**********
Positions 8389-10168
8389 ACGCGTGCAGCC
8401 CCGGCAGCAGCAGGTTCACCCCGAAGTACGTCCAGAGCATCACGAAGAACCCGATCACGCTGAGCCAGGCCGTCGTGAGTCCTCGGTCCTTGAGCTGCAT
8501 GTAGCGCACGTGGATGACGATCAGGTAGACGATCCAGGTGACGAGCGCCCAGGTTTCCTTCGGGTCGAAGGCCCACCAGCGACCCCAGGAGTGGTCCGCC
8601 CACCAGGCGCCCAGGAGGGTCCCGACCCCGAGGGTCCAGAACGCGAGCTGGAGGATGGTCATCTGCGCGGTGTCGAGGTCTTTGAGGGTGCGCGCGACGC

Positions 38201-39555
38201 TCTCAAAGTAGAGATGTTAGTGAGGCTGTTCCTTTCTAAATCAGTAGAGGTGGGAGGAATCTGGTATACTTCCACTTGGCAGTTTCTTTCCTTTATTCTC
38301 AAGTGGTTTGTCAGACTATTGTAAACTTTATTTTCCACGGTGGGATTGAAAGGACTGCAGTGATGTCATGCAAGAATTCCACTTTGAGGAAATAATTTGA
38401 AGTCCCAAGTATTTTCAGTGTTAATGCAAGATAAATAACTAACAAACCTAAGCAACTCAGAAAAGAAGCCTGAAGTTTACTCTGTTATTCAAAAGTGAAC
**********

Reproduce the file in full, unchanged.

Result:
Positions 8389-10168
8389 ACGCGTGCAGCC
8401 CCGGCAGCAGCAGGTTCACCCCGAAGTACGTCCAGAGCATCACGAAGAACCCGATCACGCTGAGCCAGGCCGTCGTGAGTCCTCGGTCCTTGAGCTGCAT
8501 GTAGCGCACGTGGATGACGATCAGGTAGACGATCCAGGTGACGAGCGCCCAGGTTTCCTTCGGGTCGAAGGCCCACCAGCGACCCCAGGAGTGGTCCGCC
8601 CACCAGGCGCCCAGGAGGGTCCCGACCCCGAGGGTCCAGAACGCGAGCTGGAGGATGGTCATCTGCGCGGTGTCGAGGTCTTTGAGGGTGCGCGCGACGC

Positions 38201-39555
38201 TCTCAAAGTAGAGATGTTAGTGAGGCTGTTCCTTTCTAAATCAGTAGAGGTGGGAGGAATCTGGTATACTTCCACTTGGCAGTTTCTTTCCTTTATTCTC
38301 AAGTGGTTTGTCAGACTATTGTAAACTTTATTTTCCACGGTGGGATTGAAAGGACTGCAGTGATGTCATGCAAGAATTCCACTTTGAGGAAATAATTTGA
38401 AGTCCCAAGTATTTTCAGTGTTAATGCAAGATAAATAACTAACAAACCTAAGCAACTCAGAAAAGAAGCCTGAAGTTTACTCTGTTATTCAAAAGTGAAC